After some time Dhanurdasa regained his composure and turned towards Ramanuja, falling at his feet saying, "By your causeless mercy, you have given to this most lusty of men pleasures that are sought after even by the demigods in heaven. I am your servant forever. Like an owl of the night, I had turned away from the sun and had become infatuated with a glowworm. Now you have opened my eyes, and thus you alone are my master"

       Ramanujacarya then raised Dhanurdasa from the ground and firmly embraced him. From that moment, the young wrestler from Nichulanagara gave up his entanglement in material affairs and became a pure-hearted devotee of Lord Narayana. Hemamba, although a courtesan by profession, had long regarded Dhanurdasa as her husband. Despite her sinful engagement, she was at heart a devotee of the Lord. Therefore, upon hearing of the great transformation that Dhanurdasa had undergone, she was filled with happiness and came also to surrender her life at the feet of the merciful acarya.

       Yatiraja arranged for them to be properly married as man and wife, and by his pure instructions he removed the contamination of lust from their hearts. They left Nichulanagara and moved to Rangaksetra, where they rented a house close by Ramanuja's asrama. In this way they were able to associate with their spiritual master and hear the nectarean Vaisnava teachings from his lips.



       Because of his devotion to his guru, his humility, honesty, and gentle speech, all people came to respect Dhanurdasa. In order to show that it is a person's behavior that should be considered and not his birth, Ramanuja would hold Dhanurdasa's arm while returning from the Kaveri, although he would hold the arm of Dasarathi, a brahmana by birth, while walking to the river. When Yatiraja's young brahmana disciples observed their gurus intimate dealings with a person of lower birth, some of them were disturbed and even dared to say that his behavior was not befitting.

       Understanding the misconceptions in the hearts of his disciples, Ramanuja decided to teach them a lesson that would bring them to a proper understanding of the character of a Vaisnava. One night while all the others were sleeping, Ramanuja arose and tore a strip off all the dhotis that were hanging up to dry. The next morning when the brahmanas discovered what had happened, a great quarrel arose amongst them with accusations and harsh words flying back and forth. Eventually, Yatiraja himself had to intervene to calm the situation down.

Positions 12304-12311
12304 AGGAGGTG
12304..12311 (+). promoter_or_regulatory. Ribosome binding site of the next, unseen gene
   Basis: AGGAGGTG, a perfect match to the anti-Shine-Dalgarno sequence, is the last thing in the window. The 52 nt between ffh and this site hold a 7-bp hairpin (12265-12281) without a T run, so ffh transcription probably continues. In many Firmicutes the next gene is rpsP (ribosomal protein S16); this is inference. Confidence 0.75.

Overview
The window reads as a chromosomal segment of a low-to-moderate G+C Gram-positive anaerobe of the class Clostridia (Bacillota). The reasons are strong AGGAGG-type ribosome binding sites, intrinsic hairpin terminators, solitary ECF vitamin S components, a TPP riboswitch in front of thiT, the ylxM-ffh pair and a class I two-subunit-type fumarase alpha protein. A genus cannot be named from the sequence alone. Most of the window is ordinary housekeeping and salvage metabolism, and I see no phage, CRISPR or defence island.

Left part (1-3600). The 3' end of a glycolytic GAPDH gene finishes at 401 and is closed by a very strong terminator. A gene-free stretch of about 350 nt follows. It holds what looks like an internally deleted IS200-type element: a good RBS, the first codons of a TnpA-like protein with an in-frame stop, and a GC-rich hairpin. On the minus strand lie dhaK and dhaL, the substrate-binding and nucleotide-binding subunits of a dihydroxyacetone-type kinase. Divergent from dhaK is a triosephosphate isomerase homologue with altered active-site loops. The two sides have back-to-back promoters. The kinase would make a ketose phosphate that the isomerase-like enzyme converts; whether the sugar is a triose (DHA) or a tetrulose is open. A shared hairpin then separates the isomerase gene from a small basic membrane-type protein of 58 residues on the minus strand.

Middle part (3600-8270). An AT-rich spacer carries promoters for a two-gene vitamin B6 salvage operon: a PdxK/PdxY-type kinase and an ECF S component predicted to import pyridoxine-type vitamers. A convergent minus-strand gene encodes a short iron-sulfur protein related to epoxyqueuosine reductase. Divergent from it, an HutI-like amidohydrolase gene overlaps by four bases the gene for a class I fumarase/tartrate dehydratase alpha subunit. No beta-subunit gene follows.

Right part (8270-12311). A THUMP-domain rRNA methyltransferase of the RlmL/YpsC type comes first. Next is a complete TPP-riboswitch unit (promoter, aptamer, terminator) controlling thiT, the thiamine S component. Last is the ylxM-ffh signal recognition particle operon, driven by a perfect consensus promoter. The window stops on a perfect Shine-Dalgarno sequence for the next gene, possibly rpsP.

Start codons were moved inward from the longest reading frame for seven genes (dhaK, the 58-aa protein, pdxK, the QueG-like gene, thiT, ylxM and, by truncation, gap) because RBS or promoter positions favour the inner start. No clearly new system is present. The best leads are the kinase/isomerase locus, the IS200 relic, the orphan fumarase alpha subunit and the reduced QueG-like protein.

That evening Ramanuja called several of his disciples to him and said, "I am sure all of you have observed how my disciple Dhanurdasa is leading the life of an attached householder, while posing as a great devotee. This evening, as usual, he will come to talk with me. While I detain him here, discussing the scriptures, you should go to his house and steal the ornaments with which he is so fond of decorating his wife. Then we will see the extent of his attachments fully manifested"

       The disciples happily agreed to this proposal and set off to do their gurus bidding as soon as Dhanurdasa arrived at the asrama. When they reached his house, they saw Hemamba sleeping within. As the door was not locked, they were able to gain entrance without difficulty. Then very quietly and as gently as possible, they began to remove the golden ornaments from the wife of Dhanurdasa. In fact Hemamba was not sleeping and was fully aware of everything that was happening, but she pretended to be in deep slumber, so as not to cause any disturbance to the brahmanas.

       When all the ornaments had been removed from one side of her body, Hemamba pretended to turn in her sleep so that the brahmanas could take those from the other side as well. However, at that moment the brahmanas became alarmed, fearing that she was about to wake up. They left the house immediately and returned to the asrama. There they reported everything that had happened to Ramanuja, who then called for Dhanurdasa and told him that he should return home now as it was growing late.

       When the wrestler had departed, Ramanuja instructed his disciples, "Go now and follow Dhanurdasa back to his house so that you may observe his reaction to the great loss he and his wife have suffered."

       The young men followed their gurus order, and when Dhanurdasa entered his house, they were all watching and listening from a secluded place nearby. On entering the house Dhanurdasa at once noticed his wife's unusual appearance and inquired, "How is it that you are wearing jewels only on one side? Where are the others?"

       "Some brahmanas came here while you were gone," Hemamba replied. "Due, no doubt, to their extreme poverty, they have been forced to take up the ways of thieves. At that time I was lying awake, repeating the names of the Lord in my mind, but they must have thought that I was sleeping, for they entered the room and took all the ornaments from one side. When they had done this, I turned over so that they could take the rest of my jewels, but unfortunately they were frightened by my movement and fled from the house."